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Efficient methods for stochastic optimal control


Horowitz, Matanya Benasher (2014) Efficient methods for stochastic optimal control. Dissertation (Ph.D.), California Institute of Technology.


The Hamilton Jacobi Bellman (HJB) equation is central to stochastic optimal control (SOC) theory, yielding the optimal solution to general problems specified by known dynamics and a specified cost functional. Given the assumption of quadratic cost on the control input, it is well known that the HJB reduces to a particular partial differential equation (PDE). While powerful, this reduction is not commonly used as the PDE is of second order, is nonlinear, and examples exist where the problem may not have a solution in a classical sense. Furthermore, each state of the system appears as another dimension of the PDE, giving rise to the curse of dimensionality. Since the number of degrees of freedom required to solve the optimal control problem grows exponentially with dimension, the problem becomes intractable for systems with all but modest dimension.

In the last decade researchers have found that under certain, fairly non-restrictive structural assumptions, the HJB may be transformed into a linear PDE, with an interesting analogue in the discretized domain of Markov Decision Processes (MDP). The work presented in this thesis uses the linearity of this particular form of the HJB PDE to push the computational boundaries of stochastic optimal control.

This is done by crafting together previously disjoint lines of research in computation. The first of these is the use of Sum of Squares (SOS) techniques for synthesis of control policies. A candidate polynomial with variable coefficients is proposed as the solution to the stochastic optimal control problem. An SOS relaxation is then taken to the partial differential constraints, leading to a hierarchy of semidefinite relaxations with improving sub-optimality gap. The resulting approximate solutions are shown to be guaranteed over- and under-approximations for the optimal value function. It is shown that these results extend to arbitrary parabolic and elliptic PDEs, yielding a novel method for Uncertainty Quantification (UQ) of systems governed by partial differential constraints. Domain decomposition techniques are also made available, allowing for such problems to be solved via parallelization and low-order polynomials.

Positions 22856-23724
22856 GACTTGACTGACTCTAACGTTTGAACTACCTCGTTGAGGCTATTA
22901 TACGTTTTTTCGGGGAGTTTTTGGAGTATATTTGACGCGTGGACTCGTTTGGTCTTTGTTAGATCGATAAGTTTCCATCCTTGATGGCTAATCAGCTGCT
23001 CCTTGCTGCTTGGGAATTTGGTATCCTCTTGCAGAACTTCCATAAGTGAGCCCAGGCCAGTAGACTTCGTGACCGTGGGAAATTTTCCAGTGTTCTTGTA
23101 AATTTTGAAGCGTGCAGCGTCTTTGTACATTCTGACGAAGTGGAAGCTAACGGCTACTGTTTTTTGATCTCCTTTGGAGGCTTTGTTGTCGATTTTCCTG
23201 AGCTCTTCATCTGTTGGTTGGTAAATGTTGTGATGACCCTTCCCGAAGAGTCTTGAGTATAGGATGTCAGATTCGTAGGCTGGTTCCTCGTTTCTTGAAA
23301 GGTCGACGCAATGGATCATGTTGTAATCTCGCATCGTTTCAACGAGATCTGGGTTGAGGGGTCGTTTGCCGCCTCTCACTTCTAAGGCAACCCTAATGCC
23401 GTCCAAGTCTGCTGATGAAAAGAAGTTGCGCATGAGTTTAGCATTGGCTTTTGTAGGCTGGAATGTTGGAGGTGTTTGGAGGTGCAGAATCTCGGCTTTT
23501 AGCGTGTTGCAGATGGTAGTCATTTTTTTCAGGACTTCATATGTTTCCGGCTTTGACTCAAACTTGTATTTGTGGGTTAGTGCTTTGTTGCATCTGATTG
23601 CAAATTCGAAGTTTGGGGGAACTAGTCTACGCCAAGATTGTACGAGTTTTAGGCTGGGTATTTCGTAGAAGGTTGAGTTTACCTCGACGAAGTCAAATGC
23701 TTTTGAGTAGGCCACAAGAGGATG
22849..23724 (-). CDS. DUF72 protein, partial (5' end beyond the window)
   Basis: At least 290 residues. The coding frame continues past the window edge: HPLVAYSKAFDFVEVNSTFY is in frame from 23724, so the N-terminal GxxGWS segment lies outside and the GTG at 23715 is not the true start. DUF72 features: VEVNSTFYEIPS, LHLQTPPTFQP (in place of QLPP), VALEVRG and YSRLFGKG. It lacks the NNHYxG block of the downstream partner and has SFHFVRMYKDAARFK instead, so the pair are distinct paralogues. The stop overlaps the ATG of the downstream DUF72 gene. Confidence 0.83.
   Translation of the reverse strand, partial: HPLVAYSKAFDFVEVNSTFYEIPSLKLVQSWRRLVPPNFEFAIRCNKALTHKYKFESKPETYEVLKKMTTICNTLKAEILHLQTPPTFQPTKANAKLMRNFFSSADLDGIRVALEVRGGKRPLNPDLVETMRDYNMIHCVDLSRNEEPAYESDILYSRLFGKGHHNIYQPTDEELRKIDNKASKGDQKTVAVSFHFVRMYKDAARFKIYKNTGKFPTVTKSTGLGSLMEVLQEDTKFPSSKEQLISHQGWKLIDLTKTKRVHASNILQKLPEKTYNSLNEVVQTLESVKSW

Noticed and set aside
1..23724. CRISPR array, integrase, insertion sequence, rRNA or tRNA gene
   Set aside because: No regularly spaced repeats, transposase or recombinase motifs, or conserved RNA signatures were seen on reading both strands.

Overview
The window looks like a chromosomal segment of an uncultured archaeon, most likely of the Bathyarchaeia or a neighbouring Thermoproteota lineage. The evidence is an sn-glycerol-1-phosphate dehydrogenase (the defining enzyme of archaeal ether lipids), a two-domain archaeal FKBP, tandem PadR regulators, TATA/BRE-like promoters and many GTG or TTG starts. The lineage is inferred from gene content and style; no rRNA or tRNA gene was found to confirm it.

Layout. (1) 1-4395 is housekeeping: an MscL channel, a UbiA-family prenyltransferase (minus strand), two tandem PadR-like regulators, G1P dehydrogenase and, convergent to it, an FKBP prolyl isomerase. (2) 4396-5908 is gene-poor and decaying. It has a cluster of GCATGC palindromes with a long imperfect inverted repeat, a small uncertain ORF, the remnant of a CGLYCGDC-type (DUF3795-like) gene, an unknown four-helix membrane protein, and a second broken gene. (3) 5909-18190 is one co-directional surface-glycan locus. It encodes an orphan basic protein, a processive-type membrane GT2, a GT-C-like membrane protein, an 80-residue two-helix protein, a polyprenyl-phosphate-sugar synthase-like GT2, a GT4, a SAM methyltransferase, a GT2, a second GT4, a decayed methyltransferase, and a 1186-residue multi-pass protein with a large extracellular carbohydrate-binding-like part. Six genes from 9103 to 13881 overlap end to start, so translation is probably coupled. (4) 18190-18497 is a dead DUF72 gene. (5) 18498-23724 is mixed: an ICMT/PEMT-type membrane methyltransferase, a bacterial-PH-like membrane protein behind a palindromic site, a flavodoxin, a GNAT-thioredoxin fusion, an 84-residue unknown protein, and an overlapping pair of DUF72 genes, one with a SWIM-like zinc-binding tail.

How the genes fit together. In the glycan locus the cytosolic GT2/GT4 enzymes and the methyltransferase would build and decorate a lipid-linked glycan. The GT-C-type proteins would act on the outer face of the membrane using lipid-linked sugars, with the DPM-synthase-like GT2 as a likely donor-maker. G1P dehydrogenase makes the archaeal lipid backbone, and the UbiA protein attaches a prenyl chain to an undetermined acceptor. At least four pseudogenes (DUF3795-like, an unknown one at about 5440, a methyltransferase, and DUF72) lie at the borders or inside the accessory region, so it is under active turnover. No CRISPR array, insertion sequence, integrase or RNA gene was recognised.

The optimization-based SOS technique is then contrasted with the Separated Representation (SR) approach from the applied mathematics community. The technique allows for systems of equations to be solved through a low-rank decomposition that results in algorithms that scale linearly with dimensionality. Its application in stochastic optimal control allows for previously uncomputable problems to be solved quickly, scaling to such complex systems as the Quadcopter and VTOL aircraft. This technique may be combined with the SOS approach, yielding not only a numerical technique, but also an analytical one that allows for entirely new classes of systems to be studied and for stability properties to be guaranteed.

The analysis of the linear HJB is completed by the study of its implications in application. It is shown that the HJB and a popular technique in robotics, the use of navigation functions, sit on opposite ends of a spectrum of optimization problems, upon which tradeoffs may be made in problem complexity. Analytical solutions to the HJB in these settings are available in simplified domains, yielding guidance towards optimality for approximation schemes. Finally, the use of HJB equations in temporal multi-task planning problems is investigated. It is demonstrated that such problems are reducible to a sequence of SOC problems linked via boundary conditions. The linearity of the PDE allows us to pre-compute control policy primitives and then compose them, at essentially zero cost, to satisfy a complex temporal logic specification.

Item Type:Thesis (Dissertation (Ph.D.))
Subject Keywords:stochastic optimal control, hamilton jacobi bellman equation, polynomial optimization, sum of squares programming,
Degree Grantor:California Institute of Technology
Division:Engineering and Applied Science
Major Option:Control and Dynamical Systems
Thesis Availability:Public (worldwide access)
Research Advisor(s):
  • Burdick, Joel Wakeman
Thesis Committee:
  • Burdick, Joel Wakeman (chair)
  • Doyle, John Comstock
  • Murray, Richard M.
  • Chandrasekaran, Venkat
Defense Date:14 May 2014
Non-Caltech Author Email:matanya.horowitz (AT)
Record Number:CaltechTHESIS:05312014-011052261
Persistent URL:
Related URLs:
URLURL TypeDescription DocumentCode used in the thesis
Default Usage Policy:No commercial reproduction, distribution, display or performance rights in this work are provided.
ID Code:8453
Deposited By: Matanya Horowitz
Deposited On:03 Jun 2014 19:03
Last Modified:13 Apr 2015 19:00

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